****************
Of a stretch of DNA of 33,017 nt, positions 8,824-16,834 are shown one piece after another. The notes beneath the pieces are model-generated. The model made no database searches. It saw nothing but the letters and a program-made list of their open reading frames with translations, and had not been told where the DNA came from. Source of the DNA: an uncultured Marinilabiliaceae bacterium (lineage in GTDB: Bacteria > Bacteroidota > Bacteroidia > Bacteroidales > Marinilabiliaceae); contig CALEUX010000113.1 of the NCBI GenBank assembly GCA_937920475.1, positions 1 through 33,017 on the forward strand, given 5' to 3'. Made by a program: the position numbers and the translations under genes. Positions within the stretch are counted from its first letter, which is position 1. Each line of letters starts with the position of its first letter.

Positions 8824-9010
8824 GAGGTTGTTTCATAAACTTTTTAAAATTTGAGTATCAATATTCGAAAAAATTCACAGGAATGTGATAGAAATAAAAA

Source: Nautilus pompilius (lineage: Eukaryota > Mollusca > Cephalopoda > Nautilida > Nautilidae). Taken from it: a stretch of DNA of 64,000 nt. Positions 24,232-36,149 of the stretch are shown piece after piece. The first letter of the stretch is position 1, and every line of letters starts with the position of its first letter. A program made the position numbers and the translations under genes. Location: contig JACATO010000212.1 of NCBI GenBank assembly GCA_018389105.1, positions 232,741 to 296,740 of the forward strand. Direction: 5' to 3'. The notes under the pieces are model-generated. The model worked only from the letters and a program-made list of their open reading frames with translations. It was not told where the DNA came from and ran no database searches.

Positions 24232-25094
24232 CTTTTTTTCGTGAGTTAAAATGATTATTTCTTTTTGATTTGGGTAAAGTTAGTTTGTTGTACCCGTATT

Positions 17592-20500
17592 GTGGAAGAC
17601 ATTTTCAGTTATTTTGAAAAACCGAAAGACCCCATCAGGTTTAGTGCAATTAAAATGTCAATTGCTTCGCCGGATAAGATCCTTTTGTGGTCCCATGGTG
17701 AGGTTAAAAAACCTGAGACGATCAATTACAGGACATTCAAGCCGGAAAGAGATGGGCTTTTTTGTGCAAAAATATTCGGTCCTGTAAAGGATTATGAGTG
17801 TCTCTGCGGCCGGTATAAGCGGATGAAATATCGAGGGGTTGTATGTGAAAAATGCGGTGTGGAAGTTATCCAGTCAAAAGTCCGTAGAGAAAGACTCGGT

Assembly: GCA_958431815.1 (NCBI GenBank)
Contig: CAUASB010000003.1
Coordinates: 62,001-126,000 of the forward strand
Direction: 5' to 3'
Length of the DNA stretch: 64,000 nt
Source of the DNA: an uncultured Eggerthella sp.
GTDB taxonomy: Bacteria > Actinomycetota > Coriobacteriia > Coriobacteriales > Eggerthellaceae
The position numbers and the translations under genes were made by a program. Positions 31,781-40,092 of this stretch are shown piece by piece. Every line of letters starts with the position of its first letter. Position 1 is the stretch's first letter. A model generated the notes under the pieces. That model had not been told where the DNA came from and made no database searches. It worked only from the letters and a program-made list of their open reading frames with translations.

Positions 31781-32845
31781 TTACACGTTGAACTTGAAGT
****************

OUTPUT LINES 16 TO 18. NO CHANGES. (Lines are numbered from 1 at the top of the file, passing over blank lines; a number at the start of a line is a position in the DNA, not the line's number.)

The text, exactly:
Length of the DNA stretch: 64,000 nt
Source of the DNA: an uncultured Eggerthella sp.
GTDB taxonomy: Bacteria > Actinomycetota > Coriobacteriia > Coriobacteriales > Eggerthellaceae